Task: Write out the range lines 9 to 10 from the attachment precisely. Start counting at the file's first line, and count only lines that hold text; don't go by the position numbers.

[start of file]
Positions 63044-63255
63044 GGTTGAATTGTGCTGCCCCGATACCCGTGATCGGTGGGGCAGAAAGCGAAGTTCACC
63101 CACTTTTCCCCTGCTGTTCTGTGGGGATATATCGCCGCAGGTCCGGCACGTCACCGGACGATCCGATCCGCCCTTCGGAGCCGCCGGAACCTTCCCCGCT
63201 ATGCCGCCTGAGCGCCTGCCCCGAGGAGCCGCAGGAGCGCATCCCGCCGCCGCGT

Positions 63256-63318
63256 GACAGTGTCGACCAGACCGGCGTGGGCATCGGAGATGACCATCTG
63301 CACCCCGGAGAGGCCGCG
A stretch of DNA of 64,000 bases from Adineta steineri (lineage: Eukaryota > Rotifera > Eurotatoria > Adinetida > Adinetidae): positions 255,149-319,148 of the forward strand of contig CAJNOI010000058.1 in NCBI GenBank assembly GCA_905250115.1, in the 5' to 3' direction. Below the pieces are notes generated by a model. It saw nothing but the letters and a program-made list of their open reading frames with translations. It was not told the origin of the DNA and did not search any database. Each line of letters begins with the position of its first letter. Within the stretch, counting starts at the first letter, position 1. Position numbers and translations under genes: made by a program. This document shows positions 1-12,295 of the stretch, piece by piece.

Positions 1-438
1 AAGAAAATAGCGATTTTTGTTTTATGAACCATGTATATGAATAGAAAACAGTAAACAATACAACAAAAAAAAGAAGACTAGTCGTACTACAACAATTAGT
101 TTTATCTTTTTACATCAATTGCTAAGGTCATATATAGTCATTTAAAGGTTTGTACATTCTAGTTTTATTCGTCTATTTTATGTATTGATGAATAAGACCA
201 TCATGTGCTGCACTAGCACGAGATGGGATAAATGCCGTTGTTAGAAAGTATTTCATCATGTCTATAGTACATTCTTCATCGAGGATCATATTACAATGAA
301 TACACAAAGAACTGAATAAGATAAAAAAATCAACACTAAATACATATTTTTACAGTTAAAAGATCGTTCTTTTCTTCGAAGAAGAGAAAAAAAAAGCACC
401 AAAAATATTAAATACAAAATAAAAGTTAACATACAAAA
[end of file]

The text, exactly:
Positions 1-438
1 AAGAAAATAGCGATTTTTGTTTTATGAACCATGTATATGAATAGAAAACAGTAAACAATACAACAAAAAAAAGAAGACTAGTCGTACTACAACAATTAGT